Cost-effectiveness of preventive interventions to reduce alcohol consumption in Denmark.
AuthorHolm, AL; Veerman, L; Cobiac, L; Ekholm, O; Diderichsen, F
Source TitlePLoS One
PublisherPublic Library of Science (PLoS)
University of Melbourne Author/sCOBIAC, LINDA
AffiliationMelbourne School of Population and Global Health
Document TypeJournal Article
CitationsHolm, A. L., Veerman, L., Cobiac, L., Ekholm, O. & Diderichsen, F. (2014). Cost-effectiveness of preventive interventions to reduce alcohol consumption in Denmark.. PLoS One, 9 (2), pp.e88041-. https://doi.org/10.1371/journal.pone.0088041.
Access StatusOpen Access
Open Access at PMChttp://www.ncbi.nlm.nih.gov/pmc/articles/PMC3914889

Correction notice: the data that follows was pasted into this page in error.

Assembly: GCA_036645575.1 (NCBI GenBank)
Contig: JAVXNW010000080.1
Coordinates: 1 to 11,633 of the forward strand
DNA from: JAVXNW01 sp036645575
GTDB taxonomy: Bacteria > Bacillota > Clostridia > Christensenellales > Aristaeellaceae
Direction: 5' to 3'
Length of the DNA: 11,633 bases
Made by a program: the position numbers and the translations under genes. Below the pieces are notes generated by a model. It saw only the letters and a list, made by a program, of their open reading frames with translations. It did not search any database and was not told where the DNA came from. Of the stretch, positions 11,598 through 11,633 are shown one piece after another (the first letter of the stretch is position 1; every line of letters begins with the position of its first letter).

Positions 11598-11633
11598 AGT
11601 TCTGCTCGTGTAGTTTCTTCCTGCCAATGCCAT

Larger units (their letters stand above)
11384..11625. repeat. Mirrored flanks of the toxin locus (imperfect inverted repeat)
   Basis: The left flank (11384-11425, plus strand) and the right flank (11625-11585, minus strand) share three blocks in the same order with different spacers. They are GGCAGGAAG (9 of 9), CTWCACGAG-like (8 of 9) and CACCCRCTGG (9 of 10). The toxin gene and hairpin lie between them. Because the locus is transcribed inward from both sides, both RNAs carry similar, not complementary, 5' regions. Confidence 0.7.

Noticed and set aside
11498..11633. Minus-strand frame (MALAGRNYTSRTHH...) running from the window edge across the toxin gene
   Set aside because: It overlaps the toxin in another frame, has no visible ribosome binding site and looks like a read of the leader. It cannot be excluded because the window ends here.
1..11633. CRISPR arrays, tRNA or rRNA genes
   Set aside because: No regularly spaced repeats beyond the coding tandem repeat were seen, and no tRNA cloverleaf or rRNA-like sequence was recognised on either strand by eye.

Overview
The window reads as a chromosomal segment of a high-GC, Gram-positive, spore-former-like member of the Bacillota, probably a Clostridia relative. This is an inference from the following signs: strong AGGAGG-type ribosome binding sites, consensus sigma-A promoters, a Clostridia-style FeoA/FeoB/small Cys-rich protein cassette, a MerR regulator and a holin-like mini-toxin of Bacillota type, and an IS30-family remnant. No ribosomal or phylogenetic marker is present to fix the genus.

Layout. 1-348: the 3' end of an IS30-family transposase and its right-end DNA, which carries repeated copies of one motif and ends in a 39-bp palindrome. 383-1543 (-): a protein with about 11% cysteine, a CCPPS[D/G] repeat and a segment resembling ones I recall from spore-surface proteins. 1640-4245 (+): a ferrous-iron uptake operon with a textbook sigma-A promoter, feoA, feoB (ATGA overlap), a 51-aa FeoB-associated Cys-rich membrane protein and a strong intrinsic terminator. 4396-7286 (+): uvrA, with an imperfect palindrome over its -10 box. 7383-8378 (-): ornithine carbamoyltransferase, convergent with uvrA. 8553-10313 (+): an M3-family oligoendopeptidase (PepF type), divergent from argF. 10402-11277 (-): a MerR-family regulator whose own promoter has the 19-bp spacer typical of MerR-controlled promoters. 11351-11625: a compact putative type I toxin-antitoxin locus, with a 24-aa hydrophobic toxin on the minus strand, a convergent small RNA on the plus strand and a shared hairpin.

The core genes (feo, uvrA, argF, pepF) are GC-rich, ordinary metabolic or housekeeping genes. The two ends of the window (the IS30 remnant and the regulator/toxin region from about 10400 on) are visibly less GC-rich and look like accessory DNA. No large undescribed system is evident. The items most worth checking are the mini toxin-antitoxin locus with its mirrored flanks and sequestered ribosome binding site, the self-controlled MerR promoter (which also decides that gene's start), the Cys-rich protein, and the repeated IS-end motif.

INTRODUCTION: Excessive alcohol consumption increases the risk of many diseases and injuries, and the Global Burden of Disease 2010 study estimated that 6% of the burden of disease in Denmark is due to alcohol consumption. Alcohol consumption thus places a considerable economic burden on society. METHODS: We analysed the cost-effectiveness of six interventions aimed at preventing alcohol abuse in the adult Danish population: 30% increased taxation, increased minimum legal drinking age, advertisement bans, limited hours of retail sales, and brief and longer individual interventions. Potential health effects were evaluated as changes in incidence, prevalence and mortality of alcohol-related diseases and injuries. Net costs were calculated as the sum of intervention costs and cost offsets related to treatment of alcohol-related outcomes, based on health care costs from Danish national registers. Cost-effectiveness was evaluated by calculating incremental cost-effectiveness ratios (ICERs) for each intervention. We also created an intervention pathway to determine the optimal sequence of interventions and their combined effects. RESULTS: Three of the analysed interventions (advertising bans, limited hours of retail sales and taxation) were cost-saving, and the remaining three interventions were all cost-effective. Net costs varied from € -17 million per year for advertisement ban to € 8 million for longer individual intervention. Effectiveness varied from 115 disability-adjusted life years (DALY) per year for minimum legal drinking age to 2,900 DALY for advertisement ban. The total annual effect if all interventions were implemented would be 7,300 DALY, with a net cost of € -30 million. CONCLUSION: Our results show that interventions targeting the whole population were more effective than individual-focused interventions. A ban on alcohol advertising, limited hours of retail sale and increased taxation had the highest probability of being cost-saving and should thus be first priority for implementation.
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